Did you have any guest musicians play or sing on the record?

The whole thing was played by guest musicians, really.  When I finished writing the majority of the record in December 2011, I had no idea who would play it.  The only thing I knew for sure was that my friend Allen Tate would sing the male lead.  The percussionist Nathan Petitpas was actually the first guy to record (I met him while in Canada), so for a while it was just his glocks and vibes and a bunch of MIDI.  When I got back to New York it was a gradual process of finding players, friends and friends of friends.  Obviously getting Holly and Jess (from Lucius) on board was a big step, because they have their own sound and strong ideas about what works for them, and they brought this petulance to the female character that really ended up defining her.
Who produced the record?  What input did that person have that changed the face of the record?
I co-produced the record with Dan Molad at Sounds Like Fire Studios.  I ended up being kind of tyrannical about it, which I’m sure was frustrating for Danny because he’s such a talented producer.  But he’s definitely an Indie guy, and after a few mixing sessions I realized that some parts needed a natural, almost classical sound, so I was kind of a bulldog about keeping things clean. 
Dan’s biggest contribution definitely came in the vocals and drums… I wanted a grittier, more effected sound for those things, and Danny was the one who really made those pop.  And he was so good working with the Lucius girls in the studio, which makes sense since they’re in a band together and he and Jess are engaged and all.  It was cute, sometimes he would get really absorbed in like a single snare edit while we were tracking and Jess would be like “Danny!  You can do this later!”
Is there an overarching concept behind your new album that ties the record together? 
There are a number of themes that persist throughout, and are often tied to some kind of musical motive.  So like, there’s a chord progression associated with earnest male angst, and another one associated with the girl’s sort of forced nonchalance, that kind of thing.  There’s probably five or six in all.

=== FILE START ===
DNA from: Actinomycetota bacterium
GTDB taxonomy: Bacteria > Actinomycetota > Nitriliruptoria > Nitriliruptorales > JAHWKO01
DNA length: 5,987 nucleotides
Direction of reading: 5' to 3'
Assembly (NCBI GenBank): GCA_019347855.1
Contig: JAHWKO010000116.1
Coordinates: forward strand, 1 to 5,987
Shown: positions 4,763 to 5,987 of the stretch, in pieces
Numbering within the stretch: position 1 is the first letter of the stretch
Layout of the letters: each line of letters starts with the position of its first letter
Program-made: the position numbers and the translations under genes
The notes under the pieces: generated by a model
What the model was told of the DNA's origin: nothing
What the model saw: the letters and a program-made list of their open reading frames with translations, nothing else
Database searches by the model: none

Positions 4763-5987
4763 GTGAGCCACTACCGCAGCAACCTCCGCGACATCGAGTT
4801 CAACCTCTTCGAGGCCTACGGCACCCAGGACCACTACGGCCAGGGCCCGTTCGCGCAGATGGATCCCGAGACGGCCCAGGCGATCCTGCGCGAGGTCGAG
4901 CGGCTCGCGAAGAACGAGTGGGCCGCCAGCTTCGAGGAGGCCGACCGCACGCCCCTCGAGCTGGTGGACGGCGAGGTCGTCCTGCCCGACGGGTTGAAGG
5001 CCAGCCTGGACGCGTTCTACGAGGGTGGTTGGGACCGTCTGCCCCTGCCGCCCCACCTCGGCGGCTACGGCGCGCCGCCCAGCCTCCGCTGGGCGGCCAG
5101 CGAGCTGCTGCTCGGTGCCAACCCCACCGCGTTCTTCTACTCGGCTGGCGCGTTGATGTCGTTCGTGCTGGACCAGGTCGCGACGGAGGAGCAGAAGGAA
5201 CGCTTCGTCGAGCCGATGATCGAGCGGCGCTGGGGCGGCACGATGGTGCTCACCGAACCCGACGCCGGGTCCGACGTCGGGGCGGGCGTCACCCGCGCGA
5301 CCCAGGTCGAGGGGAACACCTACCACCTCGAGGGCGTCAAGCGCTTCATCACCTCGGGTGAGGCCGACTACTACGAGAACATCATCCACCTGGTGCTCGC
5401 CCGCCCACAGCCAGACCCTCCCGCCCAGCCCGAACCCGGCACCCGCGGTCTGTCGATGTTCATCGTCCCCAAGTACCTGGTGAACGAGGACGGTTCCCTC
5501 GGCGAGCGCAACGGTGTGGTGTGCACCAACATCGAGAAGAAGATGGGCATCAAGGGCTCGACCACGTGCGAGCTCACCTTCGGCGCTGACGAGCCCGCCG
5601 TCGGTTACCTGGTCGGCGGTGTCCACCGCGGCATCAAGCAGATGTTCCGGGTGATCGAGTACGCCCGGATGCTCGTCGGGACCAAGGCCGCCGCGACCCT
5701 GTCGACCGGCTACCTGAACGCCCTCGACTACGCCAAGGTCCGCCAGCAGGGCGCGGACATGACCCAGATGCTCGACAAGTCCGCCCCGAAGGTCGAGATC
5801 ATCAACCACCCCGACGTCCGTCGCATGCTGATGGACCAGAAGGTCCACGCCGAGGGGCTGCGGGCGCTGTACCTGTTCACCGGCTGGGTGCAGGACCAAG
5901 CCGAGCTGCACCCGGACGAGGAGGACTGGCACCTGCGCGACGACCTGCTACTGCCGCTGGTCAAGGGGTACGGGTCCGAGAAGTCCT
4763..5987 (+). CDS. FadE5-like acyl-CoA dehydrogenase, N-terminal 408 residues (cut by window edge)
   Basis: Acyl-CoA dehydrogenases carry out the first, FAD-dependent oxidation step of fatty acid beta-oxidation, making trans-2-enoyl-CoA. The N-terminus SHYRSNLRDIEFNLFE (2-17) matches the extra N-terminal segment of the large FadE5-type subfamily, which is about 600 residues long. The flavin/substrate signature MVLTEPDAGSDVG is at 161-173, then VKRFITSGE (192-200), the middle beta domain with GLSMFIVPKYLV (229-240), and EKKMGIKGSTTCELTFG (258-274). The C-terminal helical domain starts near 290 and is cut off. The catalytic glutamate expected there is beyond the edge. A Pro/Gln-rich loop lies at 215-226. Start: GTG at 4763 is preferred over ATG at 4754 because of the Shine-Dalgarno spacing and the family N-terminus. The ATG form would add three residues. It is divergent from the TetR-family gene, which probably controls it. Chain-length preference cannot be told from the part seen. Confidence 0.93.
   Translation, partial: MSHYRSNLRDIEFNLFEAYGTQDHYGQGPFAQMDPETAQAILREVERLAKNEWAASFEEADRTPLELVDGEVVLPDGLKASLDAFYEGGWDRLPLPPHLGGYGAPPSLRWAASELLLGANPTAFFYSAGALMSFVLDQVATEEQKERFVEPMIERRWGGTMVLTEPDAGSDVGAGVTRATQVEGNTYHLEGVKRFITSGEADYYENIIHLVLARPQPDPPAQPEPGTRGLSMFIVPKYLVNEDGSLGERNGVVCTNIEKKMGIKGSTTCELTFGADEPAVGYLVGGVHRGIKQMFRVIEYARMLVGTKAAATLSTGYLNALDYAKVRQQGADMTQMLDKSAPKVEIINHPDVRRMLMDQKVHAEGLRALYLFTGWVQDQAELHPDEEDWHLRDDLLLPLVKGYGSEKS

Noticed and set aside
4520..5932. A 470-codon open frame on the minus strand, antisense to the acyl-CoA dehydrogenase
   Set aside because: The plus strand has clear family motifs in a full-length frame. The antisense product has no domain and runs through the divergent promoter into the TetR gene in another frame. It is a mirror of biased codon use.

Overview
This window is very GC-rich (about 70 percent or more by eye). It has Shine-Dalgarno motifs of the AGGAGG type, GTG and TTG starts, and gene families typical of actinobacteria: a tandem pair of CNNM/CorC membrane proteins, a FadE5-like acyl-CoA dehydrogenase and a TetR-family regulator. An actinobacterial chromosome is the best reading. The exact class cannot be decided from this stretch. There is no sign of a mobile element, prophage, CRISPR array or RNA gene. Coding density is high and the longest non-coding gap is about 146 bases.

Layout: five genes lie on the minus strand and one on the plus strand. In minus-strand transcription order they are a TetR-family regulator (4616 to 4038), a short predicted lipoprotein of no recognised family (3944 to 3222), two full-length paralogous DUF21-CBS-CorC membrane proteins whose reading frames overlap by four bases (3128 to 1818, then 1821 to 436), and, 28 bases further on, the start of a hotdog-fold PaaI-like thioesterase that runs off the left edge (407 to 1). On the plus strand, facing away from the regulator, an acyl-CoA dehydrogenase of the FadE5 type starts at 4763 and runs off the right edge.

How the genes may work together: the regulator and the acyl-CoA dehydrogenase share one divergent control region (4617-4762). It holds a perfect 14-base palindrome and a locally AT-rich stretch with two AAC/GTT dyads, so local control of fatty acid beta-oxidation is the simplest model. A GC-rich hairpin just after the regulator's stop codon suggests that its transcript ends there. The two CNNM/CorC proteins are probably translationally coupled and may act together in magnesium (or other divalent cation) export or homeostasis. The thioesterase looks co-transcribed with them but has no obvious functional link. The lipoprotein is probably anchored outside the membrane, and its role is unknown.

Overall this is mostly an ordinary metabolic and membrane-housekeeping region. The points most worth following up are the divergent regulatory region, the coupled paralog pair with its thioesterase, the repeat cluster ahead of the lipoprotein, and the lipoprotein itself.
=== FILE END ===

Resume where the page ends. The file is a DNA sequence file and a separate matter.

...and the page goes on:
In general, though, I was trying to deal with the idea of, if you’re a twenty-something, relatively unreligious person, and you’re on your own for really the first time in your life, where do you look for meaning?  And I followed that to the logical places… misplaced romantic love, nostalgia for simpler times, that kind of thing.  The interludes helped to tie it together as these semi-liturgical breaths between the big moments.  They were inspired by this scene in a book I was reading where a girl sits in a chapel and tries to pray but isn’t really sure what she’s praying for.  I liked that idea, and I think those interludes add an element to her character that isn’t necessarily apparent in the songs.
Have you begun playing these songs live and which songs have elicited the strongest reaction from your fans?

Our first show is on December 19th at Pianos on the Lower East Side, which is totally terrifying for all kinds of reasons but mostly because having such a large group (11 musicians) makes it so hard to rehearse.  Plus, since the arrangements are pretty complicated, some of the players require an actual musical score.  So it will be an experiment.  But we’ve started rehearsing and it sounds great so I’m excited.
The record comes out on February 12th, but we just released the first single, “Sonsick,” which has gotten a really positive response in these first few days.  I liked the one review about it being “simultaneously anxious and celebratory.”  It’s like a panic attack disguised as a birthday party.
(Check out this amazing song from the record: San Fermin – “Sonsick”.)